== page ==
Another problem is that the stitches are much too close together. Spacing the stitches father apart allows (roughly 5-7/inch) maintains a minimal amount of damage to the material. When using a home machine, your stitches run up >12/inch, basically perforating it like a stamp. When the cushion gets a little abuse, it tears easily on the perforations. I have seen this a ton of times when we fix DIY issues.

So, here's the bottom line. You can either spend a little more (maybe not much if you wait for the right deal) and do it right the first time, or you can skip the posts that don't agree with what you want to do and simply look for the ones that reinforce a decision you've already made. Then you get to spend more later on either the right machine or paying a professional to do it for you.
Interesting on the # of stitches per inch and how it ends up being a perforating scenario!... never thought of it like that.
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Old 01-15-2018, 07:13 AM
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Originally Posted by Katrina View Post
A few years ago there was an excellent tread here on THT by a guy who brought a cheap sewing machine and proceeded to make some excellent cushions for his center console.

Sewing vinyl is probably the most challenging material to sew and if you can do it with a cheap machine you may not need to invest big dollars on a sail rite sewing machine.
I posted it earlier in the thread but i'm guessing a few missed it...

DIY Cushion Project - Finished - Bonus Leaning Post
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Old 01-15-2018, 08:24 AM
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Originally Posted by bladenbullet View Post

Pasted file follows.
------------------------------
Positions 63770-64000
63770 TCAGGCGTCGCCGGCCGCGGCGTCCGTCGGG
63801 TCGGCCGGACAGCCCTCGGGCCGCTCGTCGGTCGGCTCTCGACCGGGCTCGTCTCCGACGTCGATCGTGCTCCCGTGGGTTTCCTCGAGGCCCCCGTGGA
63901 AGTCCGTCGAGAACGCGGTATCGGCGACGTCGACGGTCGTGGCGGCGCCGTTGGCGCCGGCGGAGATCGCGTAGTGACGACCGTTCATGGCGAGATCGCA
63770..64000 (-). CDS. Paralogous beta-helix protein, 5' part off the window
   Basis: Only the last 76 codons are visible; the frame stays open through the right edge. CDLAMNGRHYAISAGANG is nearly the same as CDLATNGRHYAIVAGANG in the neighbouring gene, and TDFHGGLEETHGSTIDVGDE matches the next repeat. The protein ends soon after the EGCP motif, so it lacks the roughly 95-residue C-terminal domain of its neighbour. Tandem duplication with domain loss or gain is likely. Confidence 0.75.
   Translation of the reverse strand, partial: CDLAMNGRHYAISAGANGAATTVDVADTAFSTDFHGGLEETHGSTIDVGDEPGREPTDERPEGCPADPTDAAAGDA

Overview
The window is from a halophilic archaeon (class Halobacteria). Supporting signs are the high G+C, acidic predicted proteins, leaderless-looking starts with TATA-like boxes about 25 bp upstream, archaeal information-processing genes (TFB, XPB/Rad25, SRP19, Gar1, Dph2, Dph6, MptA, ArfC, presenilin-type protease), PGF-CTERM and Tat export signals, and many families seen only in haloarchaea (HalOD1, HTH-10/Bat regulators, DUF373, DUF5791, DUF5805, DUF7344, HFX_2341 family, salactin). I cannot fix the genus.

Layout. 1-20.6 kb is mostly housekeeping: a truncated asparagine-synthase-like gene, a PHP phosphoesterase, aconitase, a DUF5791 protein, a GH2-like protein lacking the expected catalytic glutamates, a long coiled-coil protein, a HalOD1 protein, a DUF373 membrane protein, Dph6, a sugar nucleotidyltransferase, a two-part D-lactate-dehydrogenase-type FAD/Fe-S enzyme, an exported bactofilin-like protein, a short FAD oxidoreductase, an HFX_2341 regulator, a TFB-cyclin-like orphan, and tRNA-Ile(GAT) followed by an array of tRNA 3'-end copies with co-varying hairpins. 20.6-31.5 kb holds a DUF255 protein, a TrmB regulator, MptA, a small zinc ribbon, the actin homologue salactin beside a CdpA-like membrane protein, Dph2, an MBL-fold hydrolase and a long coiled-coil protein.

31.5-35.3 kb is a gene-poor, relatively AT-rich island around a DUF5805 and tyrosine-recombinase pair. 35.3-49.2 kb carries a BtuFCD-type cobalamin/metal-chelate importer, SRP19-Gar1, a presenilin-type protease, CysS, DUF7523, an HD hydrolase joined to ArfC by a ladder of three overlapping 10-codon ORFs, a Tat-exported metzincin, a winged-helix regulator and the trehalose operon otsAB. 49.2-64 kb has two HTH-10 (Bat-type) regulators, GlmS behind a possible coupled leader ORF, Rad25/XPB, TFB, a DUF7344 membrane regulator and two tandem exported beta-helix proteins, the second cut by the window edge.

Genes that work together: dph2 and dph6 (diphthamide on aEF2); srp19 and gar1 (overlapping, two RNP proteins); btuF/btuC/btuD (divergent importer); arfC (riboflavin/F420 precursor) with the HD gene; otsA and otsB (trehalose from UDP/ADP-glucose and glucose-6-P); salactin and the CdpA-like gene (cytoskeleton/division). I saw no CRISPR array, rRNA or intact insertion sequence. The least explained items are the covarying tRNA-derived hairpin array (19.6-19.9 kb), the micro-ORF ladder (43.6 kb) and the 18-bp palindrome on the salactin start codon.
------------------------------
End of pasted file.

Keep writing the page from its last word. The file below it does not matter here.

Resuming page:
I posted it earlier in the thread but i'm guessing a few missed it...

DIY Cushion Project - Finished - Bonus Leaning Post

I remember this and subscribed to it.
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Old 01-15-2018, 12:08 PM
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Originally Posted by bladenbullet View Post
I posted it earlier in the thread but i'm guessing a few missed it...

DIY Cushion Project - Finished - Bonus Leaning Post
I went thru the thread and it didn't show any close up pics of the stitching. Here are a couple samples showing the difference (sorry for the poor quality). Look at the difference between the thread diameter and stitch length in a home machine vs a commercial machine.
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Old 06-08-2018, 10:36 AM
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Thanks to the 20% on eBay I finally bought a machine. Now... I know, I know... I'm going to catch some slack because *some* people think it's a crappy machine and how it's a knock-off. But for a heavy duty walking foot machine with zig-zag for $260 delivered to my door. I'm sorry -- but I don't think I can go wrong. Especially when you factor in that I'm not going in the business. This is only for my own use and to play around. I thought I'd get tired of sitting mindlessly and sewing repairs, but the fact is I really like it -- other than when I fish, it is about the only time my mind "turns off". Otherwise my head has 100 things bouncing around.

So... Yes, I bought the Sailrite knockoff... the Rex 607z - and since all the "problems" with it are so well documented, so are all the fixes. I watched this video:


...which I found very interesting. I'm not sure I'll put the bigger wheel on it or not. Let's see what I can do (or not do) with it first. Mind you -- I haven't used a sewing machine since I was in 6th grade. LOL.

Thanks to everyone for this thread and the others.

Pete
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Old 06-08-2018, 10:50 AM
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Just finished my interior
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Old 06-09-2018, 06:59 AM
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Resewning the stitches on the windows.

Reinforcing a piece of fabric that had snaps pull out.


Outside of the reinforcement from pulled snaps.

Having a walking foot machine is great. I am doing this small job to help out a buddy with a Grady White. It should get him a few more years out of the canvas. And I get to learn a little bit more about how canvas work is done. Win/Win.